Marketing strategies, both digital and traditional, generally focus on driving new business by engaging an audience that is new to you. But in all your efforts to get in front of new people, don’t lose sight of one the most critical organic marketing tools- marketing to existing advocates to attract referral business. Does your current strategy encourage referral marketing? When 82% of Americans consult friends and family before making a purchase, you want to make sure people are talking about your brand.
Who can be a referral source?
Whether you’re interested in direct referral business or driving referral traffic to your website, everyone can be a source. Of course, not everyone will provide you with a quality business lead. But not asking only guarantees that you miss the opportunity to increase revenue.
You can reach out to your business network of clients and associates to ask for referral business. Your clients can be ideal referral sources because they tend to champion your service. Creating a strategy to ask existing clients for referrals can also afford you an opportunity to build on your existing business relationship. Engage the client. Thank them for their business. Ask for referrals.
Don’t forget your staff can be great lead generators. You might assume that your internal team would know how to refer business, but they might not. Be specific and define what a good referral customer would be for your company. Maybe follow up by teaching them how to ask for referrals. If they’re as passionate about your business as you are, your staff will make great brand ambassadors.
Vendors & Suppliers
If your business uses vendors, freelance or outsourced services, ask those partners for referrals. As vendors, they generally value your partnership and will have a vested interest in your success. They may be an invaluable resource for referral business.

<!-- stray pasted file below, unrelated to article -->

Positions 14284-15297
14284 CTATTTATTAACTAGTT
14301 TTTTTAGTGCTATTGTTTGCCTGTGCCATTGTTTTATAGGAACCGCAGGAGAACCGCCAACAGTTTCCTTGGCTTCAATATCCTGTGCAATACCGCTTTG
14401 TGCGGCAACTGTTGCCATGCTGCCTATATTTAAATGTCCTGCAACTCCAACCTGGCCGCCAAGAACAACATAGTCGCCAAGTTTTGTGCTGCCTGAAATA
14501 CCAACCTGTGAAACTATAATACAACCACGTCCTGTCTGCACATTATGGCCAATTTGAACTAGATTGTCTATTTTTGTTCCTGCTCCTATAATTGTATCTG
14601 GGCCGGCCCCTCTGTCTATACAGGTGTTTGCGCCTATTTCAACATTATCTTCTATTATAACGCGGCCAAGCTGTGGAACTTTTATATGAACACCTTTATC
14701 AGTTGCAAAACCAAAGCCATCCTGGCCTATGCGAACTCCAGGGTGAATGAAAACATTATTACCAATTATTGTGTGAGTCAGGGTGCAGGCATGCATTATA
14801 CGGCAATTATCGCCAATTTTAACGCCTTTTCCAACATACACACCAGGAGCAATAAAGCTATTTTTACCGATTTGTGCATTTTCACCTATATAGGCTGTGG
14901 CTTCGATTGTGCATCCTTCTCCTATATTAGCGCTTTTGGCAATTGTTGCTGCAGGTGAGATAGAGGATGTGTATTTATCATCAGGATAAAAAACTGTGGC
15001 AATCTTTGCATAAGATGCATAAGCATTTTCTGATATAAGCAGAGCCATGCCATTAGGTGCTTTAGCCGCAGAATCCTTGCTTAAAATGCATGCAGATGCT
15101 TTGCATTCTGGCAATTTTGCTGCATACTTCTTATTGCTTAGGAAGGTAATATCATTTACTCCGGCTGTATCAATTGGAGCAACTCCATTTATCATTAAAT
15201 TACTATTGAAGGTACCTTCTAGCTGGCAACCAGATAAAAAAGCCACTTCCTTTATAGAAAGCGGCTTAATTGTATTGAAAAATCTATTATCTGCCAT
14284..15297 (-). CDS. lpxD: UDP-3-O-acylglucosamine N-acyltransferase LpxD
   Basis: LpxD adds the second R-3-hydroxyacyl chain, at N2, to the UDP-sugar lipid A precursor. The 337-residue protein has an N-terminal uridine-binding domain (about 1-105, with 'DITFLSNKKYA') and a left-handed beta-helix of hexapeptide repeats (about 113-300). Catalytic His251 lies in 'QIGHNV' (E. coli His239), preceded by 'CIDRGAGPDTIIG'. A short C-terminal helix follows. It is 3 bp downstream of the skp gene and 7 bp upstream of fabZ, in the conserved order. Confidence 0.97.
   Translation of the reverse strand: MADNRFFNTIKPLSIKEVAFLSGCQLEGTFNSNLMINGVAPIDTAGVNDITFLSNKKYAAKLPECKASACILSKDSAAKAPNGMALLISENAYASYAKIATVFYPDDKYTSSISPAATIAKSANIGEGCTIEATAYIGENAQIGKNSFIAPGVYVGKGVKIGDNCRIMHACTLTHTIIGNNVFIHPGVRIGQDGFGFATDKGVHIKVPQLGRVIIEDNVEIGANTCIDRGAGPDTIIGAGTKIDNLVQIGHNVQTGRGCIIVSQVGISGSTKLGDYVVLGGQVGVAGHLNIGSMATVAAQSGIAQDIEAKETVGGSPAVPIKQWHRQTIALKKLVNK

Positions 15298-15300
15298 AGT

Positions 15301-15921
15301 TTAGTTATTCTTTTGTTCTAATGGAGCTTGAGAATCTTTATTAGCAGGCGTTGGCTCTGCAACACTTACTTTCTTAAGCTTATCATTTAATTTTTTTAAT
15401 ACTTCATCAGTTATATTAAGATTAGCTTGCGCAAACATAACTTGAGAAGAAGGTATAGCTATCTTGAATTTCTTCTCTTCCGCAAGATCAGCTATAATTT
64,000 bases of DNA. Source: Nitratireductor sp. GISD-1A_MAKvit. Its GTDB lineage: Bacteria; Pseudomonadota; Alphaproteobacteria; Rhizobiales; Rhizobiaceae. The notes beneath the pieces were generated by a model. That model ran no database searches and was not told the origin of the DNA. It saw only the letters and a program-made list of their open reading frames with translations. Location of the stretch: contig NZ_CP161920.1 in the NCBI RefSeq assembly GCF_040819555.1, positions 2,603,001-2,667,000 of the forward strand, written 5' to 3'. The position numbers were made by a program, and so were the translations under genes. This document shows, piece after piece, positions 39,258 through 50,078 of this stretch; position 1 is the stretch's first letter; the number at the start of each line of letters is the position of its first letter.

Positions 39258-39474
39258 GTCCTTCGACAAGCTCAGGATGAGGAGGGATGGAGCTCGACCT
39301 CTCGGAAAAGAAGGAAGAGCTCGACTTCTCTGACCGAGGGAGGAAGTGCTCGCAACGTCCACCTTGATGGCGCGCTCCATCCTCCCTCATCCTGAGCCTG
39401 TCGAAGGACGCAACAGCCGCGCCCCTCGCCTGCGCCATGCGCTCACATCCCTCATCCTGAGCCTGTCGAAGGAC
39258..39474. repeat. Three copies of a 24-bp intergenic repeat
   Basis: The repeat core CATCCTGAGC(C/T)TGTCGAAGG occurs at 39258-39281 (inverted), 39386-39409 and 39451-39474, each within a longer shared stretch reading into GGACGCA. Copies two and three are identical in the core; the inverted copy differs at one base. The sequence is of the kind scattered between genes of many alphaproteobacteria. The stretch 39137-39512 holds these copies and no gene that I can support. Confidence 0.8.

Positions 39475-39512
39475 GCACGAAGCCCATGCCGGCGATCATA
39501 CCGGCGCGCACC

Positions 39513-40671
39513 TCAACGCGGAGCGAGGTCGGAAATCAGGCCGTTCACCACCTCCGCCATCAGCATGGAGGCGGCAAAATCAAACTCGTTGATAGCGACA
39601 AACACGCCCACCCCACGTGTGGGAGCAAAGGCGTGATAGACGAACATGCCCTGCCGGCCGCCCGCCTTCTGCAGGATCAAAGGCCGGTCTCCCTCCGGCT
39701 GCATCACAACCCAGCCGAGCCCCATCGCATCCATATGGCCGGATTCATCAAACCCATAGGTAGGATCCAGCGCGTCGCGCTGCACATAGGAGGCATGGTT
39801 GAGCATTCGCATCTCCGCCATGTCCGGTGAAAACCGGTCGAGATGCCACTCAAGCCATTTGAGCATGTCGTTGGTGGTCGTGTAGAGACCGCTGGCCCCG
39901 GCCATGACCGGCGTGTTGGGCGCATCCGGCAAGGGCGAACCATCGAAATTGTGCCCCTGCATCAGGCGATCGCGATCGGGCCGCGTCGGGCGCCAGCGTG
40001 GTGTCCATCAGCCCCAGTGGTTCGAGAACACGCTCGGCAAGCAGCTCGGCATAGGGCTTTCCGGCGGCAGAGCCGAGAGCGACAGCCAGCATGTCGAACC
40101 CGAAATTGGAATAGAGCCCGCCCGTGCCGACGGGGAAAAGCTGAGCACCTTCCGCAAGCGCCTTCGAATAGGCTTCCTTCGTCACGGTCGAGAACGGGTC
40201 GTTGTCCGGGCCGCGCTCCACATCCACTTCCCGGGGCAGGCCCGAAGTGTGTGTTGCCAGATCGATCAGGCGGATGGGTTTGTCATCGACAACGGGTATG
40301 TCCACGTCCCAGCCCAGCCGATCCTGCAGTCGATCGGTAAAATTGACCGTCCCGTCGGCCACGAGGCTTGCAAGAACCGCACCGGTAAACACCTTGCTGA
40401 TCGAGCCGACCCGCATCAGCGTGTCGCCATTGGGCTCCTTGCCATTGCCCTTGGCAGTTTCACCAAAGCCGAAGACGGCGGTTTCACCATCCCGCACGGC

Consider implementing referral incentives for your business. Use your website, digital advertising, and social media to help instruct your audience how to supply a referral. Then reward them when they do. You can create a reward drawing or offer monetary discounts to make it engaging and enticing. Design a web form to make it easy.
Capitalize on Word of Mouth Opportunities
Be where your audience is and know how your customers ask for recommendations. Social media outlets for example, offer countless community groups, and many times, that’s where consumers start when looking for a referral for a product or service. If you find yourself at a networking event with an opportunity to introduce your company to a group, be sure to mention who your ideal client is and ask for business. If you’re in the grocery store and run into an old friend or colleague, don’t hesitate to mention that you’re accepting new customers. Regardless of where you are, always be prepared to make the most of a word of mouth opportunity.
Be visible with your personal and company efforts in the community. Your business’ social responsibility is worth talking about and can help promote your products or services to audiences with whom you normally do not network. When visiting a local children’s wing of the hospital, attending a local animal shelter fundraiser, or spooning up mashed potatoes at your local homeless shelter, be sure to wear your branded hoodie and promote your efforts digitally. You’ll find by not asking for business directly, but instead talking about good deeds, your company will be branded a socially responsible organization and remain top of mind to your audience.
In the spirit of accepting, be willing to give referrals as well. By offering potential referrals to your clients and vendors within your networking circles, you foster an environment of sharing with your partners.
Referral marketing is an easy aspect to overlook. Regardless of your current marketing strategy platform, supplementing your efforts with a referral program is a natural addition. For more ideas on how best to integrate a productive system with your current strategy, contact us. We might even have a referral for you!